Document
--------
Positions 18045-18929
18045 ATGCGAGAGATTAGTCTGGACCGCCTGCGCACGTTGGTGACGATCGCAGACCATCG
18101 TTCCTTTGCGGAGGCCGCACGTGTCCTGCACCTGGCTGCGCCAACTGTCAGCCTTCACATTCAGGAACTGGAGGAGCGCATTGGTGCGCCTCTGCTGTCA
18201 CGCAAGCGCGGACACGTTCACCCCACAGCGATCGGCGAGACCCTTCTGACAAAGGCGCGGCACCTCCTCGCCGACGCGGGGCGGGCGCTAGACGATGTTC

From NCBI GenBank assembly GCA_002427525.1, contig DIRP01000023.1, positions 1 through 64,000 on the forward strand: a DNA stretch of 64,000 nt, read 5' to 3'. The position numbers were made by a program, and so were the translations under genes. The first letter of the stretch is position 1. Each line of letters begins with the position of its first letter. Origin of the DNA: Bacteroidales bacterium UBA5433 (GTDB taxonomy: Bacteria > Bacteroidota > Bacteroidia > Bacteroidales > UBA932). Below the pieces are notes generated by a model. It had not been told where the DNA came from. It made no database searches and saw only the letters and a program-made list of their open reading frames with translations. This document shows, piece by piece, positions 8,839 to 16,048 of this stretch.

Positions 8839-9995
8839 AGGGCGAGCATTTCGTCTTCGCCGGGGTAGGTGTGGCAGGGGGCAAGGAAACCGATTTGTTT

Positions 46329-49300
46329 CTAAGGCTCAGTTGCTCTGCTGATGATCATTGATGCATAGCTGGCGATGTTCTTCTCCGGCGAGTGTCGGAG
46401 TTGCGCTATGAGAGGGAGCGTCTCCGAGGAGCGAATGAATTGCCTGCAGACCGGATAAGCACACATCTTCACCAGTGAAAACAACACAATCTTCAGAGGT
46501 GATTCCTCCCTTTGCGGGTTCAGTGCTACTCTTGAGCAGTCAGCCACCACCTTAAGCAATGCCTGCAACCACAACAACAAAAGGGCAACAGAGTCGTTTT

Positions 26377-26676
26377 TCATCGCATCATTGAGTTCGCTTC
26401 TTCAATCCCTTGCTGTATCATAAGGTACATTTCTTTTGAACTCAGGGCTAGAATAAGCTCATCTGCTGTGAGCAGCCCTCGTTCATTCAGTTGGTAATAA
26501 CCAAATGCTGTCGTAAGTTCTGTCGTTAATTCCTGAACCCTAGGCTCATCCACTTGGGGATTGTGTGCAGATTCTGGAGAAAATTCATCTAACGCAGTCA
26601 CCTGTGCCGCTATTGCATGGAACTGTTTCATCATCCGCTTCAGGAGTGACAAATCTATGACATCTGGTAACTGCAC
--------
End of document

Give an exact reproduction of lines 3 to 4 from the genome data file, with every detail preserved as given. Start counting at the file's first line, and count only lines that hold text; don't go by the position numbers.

18101 TTCCTTTGCGGAGGCCGCACGTGTCCTGCACCTGGCTGCGCCAACTGTCAGCCTTCACATTCAGGAACTGGAGGAGCGCATTGGTGCGCCTCTGCTGTCA
18201 CGCAAGCGCGGACACGTTCACCCCACAGCGATCGGCGAGACCCTTCTGACAAAGGCGCGGCACCTCCTCGCCGACGCGGGGCGGGCGCTAGACGATGTTC